Below are simple instructions to get some extra mileage of students' sketches of class stories. I acknowledge that this easy method using Powerpoint may be old news for many, . . . but, in case you didn't consider this option, I'm going to pass along this cool little feature of Powerpoint.
1. Take a photo of your class artist's sketches from one of your class stories. (added bonus - your student artist(s) get positive recognition for their work!)
2. Email it to yourself (or create the powerpoint directly on your smart phone)
3. Insert the sketches onto a powerpoint slide or slides.
4. Insert Text Boxes to number the sketches.
5. In the notes section (the white section below the powerpoint slide), write instructions and add numbers. Be sure to return after each number to allow sufficient space to write sentences. Don't forget to include a space for students to write their names.
6. Go to the Print function to print the slides. Powerpoint has 8 printing choices in the drop down menu. They are:- Slides
- Handouts (2 slides per pg)
- Handouts (3 slides per pg)
- Handouts (4 slides per pg)
- Handouts (6 slides per pg)
- Handouts (9 slides per pg)
Choose the Notes option.
You will be able to see a preview of the document on the left (as seen below). If you see that you didn't provide enough space between the numbers, make the adjustments on the powerpoint slide notes section before printing.
|Check preview before printing your document|
With very little time invested, you will have a document with the sketches, a place for students to write their names, instructions, and numbered spaces for students to write sentences. PLUS, since the sketches are on a powerpoint, you can easily project the sketches to talk about them before writing the story.
The teacher can write the sentences on the board and the students can copy the sentences OR the students can work alone or with a partner to write the sentences. It's also a quick informal or formal assessment if you use sketches that you have not used in class.
Below are two powerpoint slides made into a Written Story Retell paper that I distributed to the students.
|Sketches by the amazing artist T.F.|
|Sketches by the amazing artist T.F.|
Another option is for the teacher to type the story sentences directly on the powerpoint notes section as shown in the example below:
|Type story directly in the Presenter Notes section on the ppt slide|
Here is a summary of my plans for the structures SAW, GAVE TO HIM/HER, WAS DISAPPOINTED (which are targeted in the story above). For a more thorough explanation, visit THIS POST from 2014.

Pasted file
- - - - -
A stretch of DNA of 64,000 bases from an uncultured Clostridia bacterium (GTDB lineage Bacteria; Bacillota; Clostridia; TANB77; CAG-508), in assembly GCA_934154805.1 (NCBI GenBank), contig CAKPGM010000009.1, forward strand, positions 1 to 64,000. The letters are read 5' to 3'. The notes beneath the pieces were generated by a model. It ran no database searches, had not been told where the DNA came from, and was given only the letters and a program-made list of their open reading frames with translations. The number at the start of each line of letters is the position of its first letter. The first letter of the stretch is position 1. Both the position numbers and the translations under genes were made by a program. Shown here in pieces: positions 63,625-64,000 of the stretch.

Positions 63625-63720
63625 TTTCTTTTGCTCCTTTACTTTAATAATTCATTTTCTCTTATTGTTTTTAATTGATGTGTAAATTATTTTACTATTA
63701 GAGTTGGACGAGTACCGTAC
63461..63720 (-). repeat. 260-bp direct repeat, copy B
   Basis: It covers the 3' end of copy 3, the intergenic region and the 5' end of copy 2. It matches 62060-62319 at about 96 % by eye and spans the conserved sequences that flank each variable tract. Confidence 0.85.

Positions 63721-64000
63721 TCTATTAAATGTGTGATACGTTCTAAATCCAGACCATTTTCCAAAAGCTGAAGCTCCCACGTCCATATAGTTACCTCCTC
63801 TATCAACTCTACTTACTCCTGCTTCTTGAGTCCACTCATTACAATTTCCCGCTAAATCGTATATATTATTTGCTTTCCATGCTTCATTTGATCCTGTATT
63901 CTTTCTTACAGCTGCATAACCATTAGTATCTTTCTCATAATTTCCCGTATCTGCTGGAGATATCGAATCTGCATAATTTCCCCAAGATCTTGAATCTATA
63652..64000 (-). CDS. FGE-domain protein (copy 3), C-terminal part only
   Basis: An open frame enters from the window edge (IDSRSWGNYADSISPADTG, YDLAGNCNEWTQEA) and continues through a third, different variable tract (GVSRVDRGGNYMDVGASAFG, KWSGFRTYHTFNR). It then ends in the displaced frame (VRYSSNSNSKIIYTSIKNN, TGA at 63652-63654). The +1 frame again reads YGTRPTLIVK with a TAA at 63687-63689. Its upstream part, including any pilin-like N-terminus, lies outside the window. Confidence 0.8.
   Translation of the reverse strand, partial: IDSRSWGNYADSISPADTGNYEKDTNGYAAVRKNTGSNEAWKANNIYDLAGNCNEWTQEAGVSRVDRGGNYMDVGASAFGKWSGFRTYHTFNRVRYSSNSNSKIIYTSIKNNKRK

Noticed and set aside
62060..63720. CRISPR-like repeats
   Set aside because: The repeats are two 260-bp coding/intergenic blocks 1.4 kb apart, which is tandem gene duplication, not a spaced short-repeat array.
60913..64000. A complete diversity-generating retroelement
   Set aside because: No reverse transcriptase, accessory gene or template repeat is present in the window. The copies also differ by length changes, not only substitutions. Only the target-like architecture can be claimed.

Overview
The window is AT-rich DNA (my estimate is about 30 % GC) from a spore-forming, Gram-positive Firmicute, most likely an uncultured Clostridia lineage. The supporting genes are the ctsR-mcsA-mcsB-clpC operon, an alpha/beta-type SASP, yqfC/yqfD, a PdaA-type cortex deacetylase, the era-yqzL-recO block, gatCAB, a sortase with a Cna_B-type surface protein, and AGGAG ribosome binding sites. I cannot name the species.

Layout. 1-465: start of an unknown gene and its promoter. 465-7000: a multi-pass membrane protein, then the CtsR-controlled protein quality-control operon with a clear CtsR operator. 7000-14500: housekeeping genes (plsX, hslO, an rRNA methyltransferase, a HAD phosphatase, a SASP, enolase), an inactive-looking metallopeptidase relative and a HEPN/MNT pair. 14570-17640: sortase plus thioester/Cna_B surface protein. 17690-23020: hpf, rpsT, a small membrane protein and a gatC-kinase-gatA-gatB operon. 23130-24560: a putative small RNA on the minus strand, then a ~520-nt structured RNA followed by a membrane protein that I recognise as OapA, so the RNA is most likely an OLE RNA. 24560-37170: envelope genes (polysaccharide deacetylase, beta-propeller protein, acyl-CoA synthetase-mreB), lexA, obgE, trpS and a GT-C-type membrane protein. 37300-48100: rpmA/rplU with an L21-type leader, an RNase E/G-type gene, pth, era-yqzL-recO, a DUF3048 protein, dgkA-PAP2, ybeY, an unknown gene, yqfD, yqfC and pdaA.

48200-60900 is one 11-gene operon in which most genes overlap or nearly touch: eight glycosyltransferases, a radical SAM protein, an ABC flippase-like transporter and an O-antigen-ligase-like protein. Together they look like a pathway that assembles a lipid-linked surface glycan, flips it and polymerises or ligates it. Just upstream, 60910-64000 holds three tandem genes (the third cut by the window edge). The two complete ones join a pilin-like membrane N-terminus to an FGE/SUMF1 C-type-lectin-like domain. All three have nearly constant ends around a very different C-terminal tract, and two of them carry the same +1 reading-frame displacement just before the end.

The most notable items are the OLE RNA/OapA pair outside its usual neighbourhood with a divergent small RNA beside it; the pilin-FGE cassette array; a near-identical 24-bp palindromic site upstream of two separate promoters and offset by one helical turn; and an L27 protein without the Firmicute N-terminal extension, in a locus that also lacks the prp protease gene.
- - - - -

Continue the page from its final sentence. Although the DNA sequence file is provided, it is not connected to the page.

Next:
1. The class & I created a story with the basic plot that someone wanted to give another person a gift so the character when 3 places, lists what the person saw, that he bought a gift and then gave it to another person, and the person was disappointed with the gift.
I projected the document "Graphic Organizer for Guided Storytelling" and as I told the story, the students provided the names of the characters, where they went, what they saw, to whom the character gave the gift.
|Graphic Organizer for Guided Storytelling|
2. As were were creating the story, another student was drawing the story. We use the sketched story during our class review of the story because it doesn't have any words and the students are able to hear the target structures again - repetition in context! The illustrations on the right are by the one and only amazing Ava K.
3. We reviewed and retold the story using the sketches above and answered the questions written by the student question writer.
4. I distributed a blank Graphic Organizer for Guided Storytelling to students (pictured below). Students worked in pairs to create details of a different story and then they sketched the story. They rotated around the room and shared their stories with other groups of students.
5. One of the groups created the story with the illustrations shown in the first half of this post. I decided to put those sketches on a powerpoint point slide to get additional reps on the focus structures.
6. The following day I told the story with Scott and Bill as I projected the sketches from the powerpoint on the board.
7. I distributed the document (it was front and back) of the powerpoint slides that had instructions for the students to write sentences about the story.
8. The homework that evening was for students to show their written story to their parents and to read it to them in Spanish.
This post is awesome and has so many great ideas! I didn't know how to print those powerpoint "notes" so that is very helpful to know.ReplyDelete
I kind of stumbled upon it and then when I figured out how to print the slides with instructions for students, I couldn't believe how easy it was and couldn't believe that I didn't know how to do it before. :-)